2. Conduct a needs assessment using a variety of approaches.[47]
  • On a macro level, examine city systems and how they interact, the history of the city and its people groups, and how the area has changed over time.
  • On a micro level, make detailed observations and record questions that come to mind on multiple walk-throughs. Notice where and when people gather and who are community leaders.
  • Get to know people who live in the area by chatting while shopping, sitting in the park, and participating in community activities. Ask about community needs.
  • Identify schools, churches, social service agencies, medical facilities, and community development programs. Network with representatives to discover needs and how others are working to address them.
  • Learn how the community interacts with larger systems, such as the city, the province, the nation. Do these entities already have programs in place to address needs?
  • Research the culture and background of the various people groups who live in the community.
  1. Create profiles of people’s beliefs and values, their contextual relationships, and their common worldview.[47] Knowing and understanding residents helps to minister and communicate the gospel more effectively.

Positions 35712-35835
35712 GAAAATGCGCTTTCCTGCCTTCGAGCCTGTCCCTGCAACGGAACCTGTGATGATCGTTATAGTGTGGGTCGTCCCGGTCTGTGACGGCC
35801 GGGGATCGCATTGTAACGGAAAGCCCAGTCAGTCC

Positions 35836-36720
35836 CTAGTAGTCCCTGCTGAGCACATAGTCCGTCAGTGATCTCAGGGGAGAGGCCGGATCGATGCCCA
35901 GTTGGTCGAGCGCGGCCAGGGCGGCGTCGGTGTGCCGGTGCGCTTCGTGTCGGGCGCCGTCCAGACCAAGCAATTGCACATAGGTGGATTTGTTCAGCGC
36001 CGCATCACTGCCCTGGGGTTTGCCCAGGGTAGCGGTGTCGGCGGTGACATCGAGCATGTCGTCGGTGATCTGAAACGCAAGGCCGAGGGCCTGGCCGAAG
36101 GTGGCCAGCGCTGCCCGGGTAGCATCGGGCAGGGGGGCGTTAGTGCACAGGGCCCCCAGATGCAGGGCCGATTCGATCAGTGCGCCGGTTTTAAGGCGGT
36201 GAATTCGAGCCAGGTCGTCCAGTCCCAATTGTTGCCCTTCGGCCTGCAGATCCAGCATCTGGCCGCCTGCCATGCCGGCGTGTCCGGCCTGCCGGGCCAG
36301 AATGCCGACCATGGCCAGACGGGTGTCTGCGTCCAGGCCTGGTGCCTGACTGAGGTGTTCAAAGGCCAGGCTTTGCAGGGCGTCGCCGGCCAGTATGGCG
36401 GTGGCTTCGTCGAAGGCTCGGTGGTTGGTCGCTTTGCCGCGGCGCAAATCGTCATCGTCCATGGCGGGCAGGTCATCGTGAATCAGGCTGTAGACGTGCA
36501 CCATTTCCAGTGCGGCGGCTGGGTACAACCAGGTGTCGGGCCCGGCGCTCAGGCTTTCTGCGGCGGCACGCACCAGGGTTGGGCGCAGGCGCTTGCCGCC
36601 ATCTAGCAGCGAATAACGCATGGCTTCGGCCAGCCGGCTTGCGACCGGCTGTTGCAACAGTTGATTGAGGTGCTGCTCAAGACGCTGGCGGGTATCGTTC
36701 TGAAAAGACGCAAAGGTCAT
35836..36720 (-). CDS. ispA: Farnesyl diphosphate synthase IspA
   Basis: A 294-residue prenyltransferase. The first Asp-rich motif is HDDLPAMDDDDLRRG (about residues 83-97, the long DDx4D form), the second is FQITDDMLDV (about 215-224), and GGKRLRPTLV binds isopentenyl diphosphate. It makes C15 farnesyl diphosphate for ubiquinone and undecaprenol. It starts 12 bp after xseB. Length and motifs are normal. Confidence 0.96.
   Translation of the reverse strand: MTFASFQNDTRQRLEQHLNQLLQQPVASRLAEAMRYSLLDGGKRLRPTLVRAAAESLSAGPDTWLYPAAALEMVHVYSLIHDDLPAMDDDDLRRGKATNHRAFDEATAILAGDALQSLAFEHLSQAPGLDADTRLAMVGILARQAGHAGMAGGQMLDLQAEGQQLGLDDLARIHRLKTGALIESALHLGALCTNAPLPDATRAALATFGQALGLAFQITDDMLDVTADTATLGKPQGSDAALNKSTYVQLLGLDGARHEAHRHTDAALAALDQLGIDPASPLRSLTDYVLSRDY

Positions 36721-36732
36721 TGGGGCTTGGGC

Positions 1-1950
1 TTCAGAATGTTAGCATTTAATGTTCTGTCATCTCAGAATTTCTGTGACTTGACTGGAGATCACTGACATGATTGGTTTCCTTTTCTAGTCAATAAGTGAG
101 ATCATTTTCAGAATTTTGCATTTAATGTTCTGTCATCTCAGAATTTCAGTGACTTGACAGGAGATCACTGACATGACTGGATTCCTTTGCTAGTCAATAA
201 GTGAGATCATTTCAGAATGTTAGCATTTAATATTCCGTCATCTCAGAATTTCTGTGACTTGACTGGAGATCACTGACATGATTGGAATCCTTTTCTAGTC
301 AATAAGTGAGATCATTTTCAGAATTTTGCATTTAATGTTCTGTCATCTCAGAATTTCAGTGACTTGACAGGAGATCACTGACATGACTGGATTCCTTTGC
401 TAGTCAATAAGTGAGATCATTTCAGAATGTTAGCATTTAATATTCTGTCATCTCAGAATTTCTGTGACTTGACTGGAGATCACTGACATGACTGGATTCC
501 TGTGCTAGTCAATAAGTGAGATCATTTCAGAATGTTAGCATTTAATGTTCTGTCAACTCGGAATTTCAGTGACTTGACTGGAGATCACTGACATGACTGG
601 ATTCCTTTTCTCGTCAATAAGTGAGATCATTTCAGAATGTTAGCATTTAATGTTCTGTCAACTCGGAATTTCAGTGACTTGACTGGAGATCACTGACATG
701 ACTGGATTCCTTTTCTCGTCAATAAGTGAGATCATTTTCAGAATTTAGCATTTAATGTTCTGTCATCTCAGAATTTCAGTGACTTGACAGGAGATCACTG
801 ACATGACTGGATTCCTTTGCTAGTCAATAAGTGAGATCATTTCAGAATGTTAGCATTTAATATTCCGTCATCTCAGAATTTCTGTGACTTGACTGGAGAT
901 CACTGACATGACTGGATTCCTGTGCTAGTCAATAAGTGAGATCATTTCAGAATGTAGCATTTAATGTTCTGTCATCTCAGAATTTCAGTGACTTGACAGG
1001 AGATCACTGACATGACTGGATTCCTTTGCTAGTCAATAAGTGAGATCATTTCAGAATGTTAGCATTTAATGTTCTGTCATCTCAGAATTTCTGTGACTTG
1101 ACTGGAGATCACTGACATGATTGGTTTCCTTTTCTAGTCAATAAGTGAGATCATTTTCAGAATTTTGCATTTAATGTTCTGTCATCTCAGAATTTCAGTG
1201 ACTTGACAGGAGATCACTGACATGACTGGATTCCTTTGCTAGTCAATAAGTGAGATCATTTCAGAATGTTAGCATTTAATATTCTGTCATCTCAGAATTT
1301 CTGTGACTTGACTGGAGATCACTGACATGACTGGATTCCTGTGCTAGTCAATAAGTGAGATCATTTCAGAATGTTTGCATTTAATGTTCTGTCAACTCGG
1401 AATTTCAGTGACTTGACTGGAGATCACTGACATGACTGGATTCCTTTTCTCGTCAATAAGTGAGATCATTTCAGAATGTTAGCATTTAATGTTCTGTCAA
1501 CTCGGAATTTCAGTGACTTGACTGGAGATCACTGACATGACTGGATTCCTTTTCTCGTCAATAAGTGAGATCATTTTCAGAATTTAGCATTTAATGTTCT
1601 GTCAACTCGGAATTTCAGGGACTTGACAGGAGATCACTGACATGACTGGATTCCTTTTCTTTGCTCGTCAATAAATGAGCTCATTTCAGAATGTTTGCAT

2. Assess internal resources the church has to offer regarding people, expertise, skills, facilities, discretionary time, and finances.[50] Where is the Lord opening opportunities and giving his people a passion to serve?
  3. Prayerfully discern the arena of service: young families, senior citizens, widows, high school dropouts, elementary school students, the underemployed, an ethnic group, recent immigrants, those experience houselessness or addiction.
  4. Prepare for contextualization by asking about “defeater beliefs”—those commonly held ideas that make Christianity seem implausible for this group.[51] Look for gospel metaphors or points of connection for the gospel within this specific community. How might the “good news” address specific needs?